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The Montana Senate is considering a bill that would make it illegal for doctors to help terminal patients take their own life.

The bill heard by the Senate Judiciary Committee on Friday would open doctors up to possible homicide charges if they prescribe a lethal dose of medication at the request of their patients.

A 2009 state Supreme Court decision protects doctors from prosecution for the practice, though it is not explicitly allowed in state law.

Supporters of the bill said that allowing physician-assisted death would send the wrong message to those considering suicide in the state. Montana has one of the highest suicide rates in the U.S.

“Once allowed this is a severely slippery slope,” said bill sponsor Republican Sen. Carl Glimm. “We need to show in every way we can that suicide is wrong.”

Opponents of the bill made clear that medically assisted death is not related to the state’s suicide rate. The practice is only available to those suffering from terminal disease.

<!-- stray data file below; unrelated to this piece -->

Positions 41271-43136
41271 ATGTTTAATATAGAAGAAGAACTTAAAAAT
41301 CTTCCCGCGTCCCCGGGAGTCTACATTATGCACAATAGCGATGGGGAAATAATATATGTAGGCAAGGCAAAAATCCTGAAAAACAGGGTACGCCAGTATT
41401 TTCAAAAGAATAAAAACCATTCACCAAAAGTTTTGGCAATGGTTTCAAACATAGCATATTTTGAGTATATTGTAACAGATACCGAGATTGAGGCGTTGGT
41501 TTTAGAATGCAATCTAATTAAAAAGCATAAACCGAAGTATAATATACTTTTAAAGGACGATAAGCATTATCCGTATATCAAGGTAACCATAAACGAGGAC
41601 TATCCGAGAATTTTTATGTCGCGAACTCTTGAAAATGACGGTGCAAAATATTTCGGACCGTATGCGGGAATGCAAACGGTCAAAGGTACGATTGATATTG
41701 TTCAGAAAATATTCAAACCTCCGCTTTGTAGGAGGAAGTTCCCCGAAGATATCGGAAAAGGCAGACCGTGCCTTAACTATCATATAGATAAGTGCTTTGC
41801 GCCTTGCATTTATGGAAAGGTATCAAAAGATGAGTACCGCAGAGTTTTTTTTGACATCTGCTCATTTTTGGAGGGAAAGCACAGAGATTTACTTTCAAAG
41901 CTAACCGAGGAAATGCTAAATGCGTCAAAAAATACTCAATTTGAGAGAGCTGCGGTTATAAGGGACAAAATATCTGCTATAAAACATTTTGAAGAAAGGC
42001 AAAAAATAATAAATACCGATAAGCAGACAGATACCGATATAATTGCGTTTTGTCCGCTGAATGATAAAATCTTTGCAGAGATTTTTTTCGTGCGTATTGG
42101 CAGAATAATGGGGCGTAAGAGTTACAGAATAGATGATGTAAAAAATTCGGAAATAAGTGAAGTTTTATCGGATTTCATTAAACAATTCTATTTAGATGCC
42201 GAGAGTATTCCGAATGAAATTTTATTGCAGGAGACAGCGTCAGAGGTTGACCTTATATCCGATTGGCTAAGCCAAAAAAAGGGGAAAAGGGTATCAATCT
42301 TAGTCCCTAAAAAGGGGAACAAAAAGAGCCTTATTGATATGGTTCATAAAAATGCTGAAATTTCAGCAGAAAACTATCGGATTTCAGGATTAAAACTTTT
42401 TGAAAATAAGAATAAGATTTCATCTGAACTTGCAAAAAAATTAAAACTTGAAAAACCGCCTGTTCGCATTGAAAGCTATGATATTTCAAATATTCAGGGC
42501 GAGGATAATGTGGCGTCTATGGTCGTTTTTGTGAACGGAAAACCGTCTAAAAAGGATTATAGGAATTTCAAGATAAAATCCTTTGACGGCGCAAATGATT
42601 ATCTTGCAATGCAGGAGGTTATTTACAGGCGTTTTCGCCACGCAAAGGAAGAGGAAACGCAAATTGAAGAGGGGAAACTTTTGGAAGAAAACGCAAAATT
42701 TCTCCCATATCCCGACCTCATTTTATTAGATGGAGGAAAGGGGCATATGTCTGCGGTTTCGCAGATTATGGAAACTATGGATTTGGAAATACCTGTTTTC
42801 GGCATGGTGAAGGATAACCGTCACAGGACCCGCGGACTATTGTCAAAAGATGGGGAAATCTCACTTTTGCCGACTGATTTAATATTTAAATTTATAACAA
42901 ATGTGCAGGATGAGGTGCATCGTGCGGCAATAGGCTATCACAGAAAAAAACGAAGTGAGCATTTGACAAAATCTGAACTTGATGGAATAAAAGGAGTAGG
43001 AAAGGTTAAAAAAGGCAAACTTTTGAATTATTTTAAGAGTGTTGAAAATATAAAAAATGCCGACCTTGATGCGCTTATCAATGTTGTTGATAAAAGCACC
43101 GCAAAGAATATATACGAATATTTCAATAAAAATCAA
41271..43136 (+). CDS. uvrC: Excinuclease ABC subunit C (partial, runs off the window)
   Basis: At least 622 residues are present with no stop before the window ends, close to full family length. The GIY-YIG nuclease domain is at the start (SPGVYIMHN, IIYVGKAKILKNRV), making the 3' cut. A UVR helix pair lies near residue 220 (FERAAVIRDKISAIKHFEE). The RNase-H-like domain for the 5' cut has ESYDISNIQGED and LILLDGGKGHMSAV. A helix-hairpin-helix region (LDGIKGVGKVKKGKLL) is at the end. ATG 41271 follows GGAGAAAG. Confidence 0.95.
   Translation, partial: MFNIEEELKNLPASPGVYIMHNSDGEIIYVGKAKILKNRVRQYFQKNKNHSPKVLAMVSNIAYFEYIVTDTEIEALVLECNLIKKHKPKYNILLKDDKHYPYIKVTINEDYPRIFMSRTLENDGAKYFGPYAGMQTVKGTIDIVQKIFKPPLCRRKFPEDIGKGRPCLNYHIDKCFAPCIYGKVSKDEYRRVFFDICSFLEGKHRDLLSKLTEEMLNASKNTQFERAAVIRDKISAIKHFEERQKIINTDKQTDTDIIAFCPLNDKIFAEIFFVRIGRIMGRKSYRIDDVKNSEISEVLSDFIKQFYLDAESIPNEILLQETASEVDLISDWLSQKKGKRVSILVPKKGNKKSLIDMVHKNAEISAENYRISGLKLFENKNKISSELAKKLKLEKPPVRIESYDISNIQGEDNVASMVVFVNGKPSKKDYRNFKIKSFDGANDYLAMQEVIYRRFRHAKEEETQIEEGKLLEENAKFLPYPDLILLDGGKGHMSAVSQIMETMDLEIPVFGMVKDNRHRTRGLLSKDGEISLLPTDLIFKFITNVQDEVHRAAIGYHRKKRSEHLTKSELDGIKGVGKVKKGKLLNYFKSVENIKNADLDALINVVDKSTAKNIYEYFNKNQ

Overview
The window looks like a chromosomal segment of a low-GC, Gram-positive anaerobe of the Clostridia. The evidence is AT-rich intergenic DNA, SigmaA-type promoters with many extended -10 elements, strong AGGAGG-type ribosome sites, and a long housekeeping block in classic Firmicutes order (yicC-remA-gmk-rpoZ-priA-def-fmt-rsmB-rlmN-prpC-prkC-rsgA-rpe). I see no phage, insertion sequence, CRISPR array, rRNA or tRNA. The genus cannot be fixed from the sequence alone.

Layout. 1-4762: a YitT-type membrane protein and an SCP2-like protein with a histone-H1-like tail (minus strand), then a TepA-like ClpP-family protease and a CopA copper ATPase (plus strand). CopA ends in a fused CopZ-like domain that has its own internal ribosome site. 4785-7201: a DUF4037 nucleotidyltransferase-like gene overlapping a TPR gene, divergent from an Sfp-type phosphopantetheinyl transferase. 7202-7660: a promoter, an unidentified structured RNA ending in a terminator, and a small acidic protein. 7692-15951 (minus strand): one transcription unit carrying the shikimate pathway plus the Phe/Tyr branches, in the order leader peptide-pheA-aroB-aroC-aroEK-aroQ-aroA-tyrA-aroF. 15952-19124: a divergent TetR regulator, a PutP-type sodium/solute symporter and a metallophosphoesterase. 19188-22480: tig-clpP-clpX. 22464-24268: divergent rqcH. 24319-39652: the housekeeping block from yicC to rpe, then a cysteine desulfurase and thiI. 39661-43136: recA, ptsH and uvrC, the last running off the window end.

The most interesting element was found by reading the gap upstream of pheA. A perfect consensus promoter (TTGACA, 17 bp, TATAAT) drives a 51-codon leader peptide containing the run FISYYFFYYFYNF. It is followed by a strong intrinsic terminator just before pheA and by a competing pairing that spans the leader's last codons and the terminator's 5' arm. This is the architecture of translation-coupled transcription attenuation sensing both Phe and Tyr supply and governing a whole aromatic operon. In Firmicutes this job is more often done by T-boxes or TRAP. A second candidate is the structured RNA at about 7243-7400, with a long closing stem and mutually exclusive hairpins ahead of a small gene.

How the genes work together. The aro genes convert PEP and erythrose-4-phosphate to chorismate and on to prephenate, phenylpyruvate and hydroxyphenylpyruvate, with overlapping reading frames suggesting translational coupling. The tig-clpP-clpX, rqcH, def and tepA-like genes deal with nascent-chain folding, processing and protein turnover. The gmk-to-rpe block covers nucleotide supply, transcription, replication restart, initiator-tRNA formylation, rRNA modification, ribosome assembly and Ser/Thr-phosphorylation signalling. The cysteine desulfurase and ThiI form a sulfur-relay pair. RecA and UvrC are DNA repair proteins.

“Medical aid in dying is not suicide. These patients are not depressed — they are dying. There is a very big difference,” said Dr. Colette Kirchhoff, a hospice and palliative care physician from Bozeman. “It’s a way to alleviate suffering.”

Leslie Mutchler, the daughter of Robert Baxter, the plaintiff in the Montana Supreme Court case that allowed the practice, testified in opposition to the bill. Her son chose physician assistance to end his life in 2016 after being diagnosed with terminal pancreatic cancer.

“He gained so much peace of mind when he was able to obtain the life-ending medication from a physician,” Mutchler said. “It’s not suicide. It’s a life that is already ending. It is just a way to hasten it.”

Several states allow physician-assisted suicide, including California, Colorado, Hawaii, Maine, New Jersey, Oregon, Vermont and Washington.

Similar measures to criminalize physicians for the practice have faltered in Montana in every legislative session in the past decade — when the bills have died before reaching the governor’s desk.

This year, the bill may find a more favorable fate with the support of the administration of Gov. Greg Gianforte, the state’s first Republican governor in 16 years. Lt. Gov. Kristen Juras testified in favor of the bill on Friday, saying the governor supports the measure.